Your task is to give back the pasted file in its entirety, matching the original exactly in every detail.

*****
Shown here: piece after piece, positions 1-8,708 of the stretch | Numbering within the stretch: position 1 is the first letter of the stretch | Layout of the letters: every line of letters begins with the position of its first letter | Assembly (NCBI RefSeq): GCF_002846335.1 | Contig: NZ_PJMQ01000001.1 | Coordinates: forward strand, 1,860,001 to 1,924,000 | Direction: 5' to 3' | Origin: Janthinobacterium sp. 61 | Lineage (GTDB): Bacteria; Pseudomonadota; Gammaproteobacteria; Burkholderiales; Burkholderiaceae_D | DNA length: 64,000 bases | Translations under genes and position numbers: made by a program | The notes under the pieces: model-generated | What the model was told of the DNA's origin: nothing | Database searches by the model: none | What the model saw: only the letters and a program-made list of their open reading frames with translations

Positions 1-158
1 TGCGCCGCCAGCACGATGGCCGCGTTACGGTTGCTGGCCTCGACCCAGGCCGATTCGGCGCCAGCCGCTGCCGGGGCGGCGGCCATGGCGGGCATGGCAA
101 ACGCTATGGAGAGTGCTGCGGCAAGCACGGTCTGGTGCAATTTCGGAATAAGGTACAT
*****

Shown here: piece after piece, positions 1-8,708 of the stretch | Numbering within the stretch: position 1 is the first letter of the stretch | Layout of the letters: every line of letters begins with the position of its first letter | Assembly (NCBI RefSeq): GCF_002846335.1 | Contig: NZ_PJMQ01000001.1 | Coordinates: forward strand, 1,860,001 to 1,924,000 | Direction: 5' to 3' | Origin: Janthinobacterium sp. 61 | Lineage (GTDB): Bacteria; Pseudomonadota; Gammaproteobacteria; Burkholderiales; Burkholderiaceae_D | DNA length: 64,000 bases | Translations under genes and position numbers: made by a program | The notes under the pieces: model-generated | What the model was told of the DNA's origin: nothing | Database searches by the model: none | What the model saw: only the letters and a program-made list of their open reading frames with translations

Positions 1-158
1 TGCGCCGCCAGCACGATGGCCGCGTTACGGTTGCTGGCCTCGACCCAGGCCGATTCGGCGCCAGCCGCTGCCGGGGCGGCGGCCATGGCGGGCATGGCAA
101 ACGCTATGGAGAGTGCTGCGGCAAGCACGGTCTGGTGCAATTTCGGAATAAGGTACAT